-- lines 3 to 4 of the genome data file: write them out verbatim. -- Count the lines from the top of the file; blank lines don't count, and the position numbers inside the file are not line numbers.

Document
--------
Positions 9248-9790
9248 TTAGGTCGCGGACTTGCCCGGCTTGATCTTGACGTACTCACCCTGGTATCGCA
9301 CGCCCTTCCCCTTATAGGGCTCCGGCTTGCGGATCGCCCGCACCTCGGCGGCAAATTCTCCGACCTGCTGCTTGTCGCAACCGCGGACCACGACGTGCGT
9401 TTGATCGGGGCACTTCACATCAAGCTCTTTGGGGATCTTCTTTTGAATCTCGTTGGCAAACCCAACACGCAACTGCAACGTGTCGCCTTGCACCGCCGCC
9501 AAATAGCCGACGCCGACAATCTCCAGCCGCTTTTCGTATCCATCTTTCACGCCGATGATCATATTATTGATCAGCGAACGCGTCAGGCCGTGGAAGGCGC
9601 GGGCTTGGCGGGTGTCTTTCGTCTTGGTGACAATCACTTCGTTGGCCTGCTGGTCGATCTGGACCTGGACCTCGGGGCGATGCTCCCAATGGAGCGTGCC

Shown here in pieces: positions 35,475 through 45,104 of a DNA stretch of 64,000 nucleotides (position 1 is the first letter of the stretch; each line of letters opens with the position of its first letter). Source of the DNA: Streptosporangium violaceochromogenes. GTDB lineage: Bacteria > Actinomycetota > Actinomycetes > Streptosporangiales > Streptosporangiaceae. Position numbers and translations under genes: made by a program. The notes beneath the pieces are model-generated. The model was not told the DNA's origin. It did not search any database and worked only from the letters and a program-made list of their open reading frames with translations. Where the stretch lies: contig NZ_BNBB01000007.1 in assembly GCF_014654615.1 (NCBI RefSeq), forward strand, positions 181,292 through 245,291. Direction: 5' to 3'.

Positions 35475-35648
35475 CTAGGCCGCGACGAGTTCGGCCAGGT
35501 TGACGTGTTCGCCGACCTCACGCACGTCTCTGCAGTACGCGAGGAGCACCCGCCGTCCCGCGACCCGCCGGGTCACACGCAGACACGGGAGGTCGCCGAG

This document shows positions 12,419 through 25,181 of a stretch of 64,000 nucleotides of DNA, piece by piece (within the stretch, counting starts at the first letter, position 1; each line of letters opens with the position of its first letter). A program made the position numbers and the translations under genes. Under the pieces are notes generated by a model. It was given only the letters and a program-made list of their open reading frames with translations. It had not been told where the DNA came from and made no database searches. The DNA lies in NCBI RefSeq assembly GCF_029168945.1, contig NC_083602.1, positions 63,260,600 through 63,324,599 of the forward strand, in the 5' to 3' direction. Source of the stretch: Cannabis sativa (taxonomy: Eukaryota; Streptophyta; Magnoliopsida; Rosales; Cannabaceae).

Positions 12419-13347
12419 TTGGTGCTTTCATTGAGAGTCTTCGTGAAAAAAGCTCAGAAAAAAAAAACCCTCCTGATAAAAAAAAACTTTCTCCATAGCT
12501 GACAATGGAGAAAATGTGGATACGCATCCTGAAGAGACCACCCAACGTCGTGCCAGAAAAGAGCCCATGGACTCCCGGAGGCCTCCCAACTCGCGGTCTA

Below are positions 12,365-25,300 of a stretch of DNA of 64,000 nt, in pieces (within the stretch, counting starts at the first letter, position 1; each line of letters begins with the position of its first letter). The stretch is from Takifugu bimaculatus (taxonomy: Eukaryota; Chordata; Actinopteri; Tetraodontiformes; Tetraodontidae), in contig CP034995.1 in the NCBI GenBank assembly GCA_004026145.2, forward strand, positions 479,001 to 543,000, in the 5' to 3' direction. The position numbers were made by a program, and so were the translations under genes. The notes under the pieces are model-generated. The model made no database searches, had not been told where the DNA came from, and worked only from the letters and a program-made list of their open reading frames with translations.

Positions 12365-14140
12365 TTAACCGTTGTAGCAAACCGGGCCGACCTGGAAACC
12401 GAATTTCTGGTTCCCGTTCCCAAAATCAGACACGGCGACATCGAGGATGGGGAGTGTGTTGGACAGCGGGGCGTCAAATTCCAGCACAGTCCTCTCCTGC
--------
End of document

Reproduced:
9301 CGCCCTTCCCCTTATAGGGCTCCGGCTTGCGGATCGCCCGCACCTCGGCGGCAAATTCTCCGACCTGCTGCTTGTCGCAACCGCGGACCACGACGTGCGT
9401 TTGATCGGGGCACTTCACATCAAGCTCTTTGGGGATCTTCTTTTGAATCTCGTTGGCAAACCCAACACGCAACTGCAACGTGTCGCCTTGCACCGCCGCC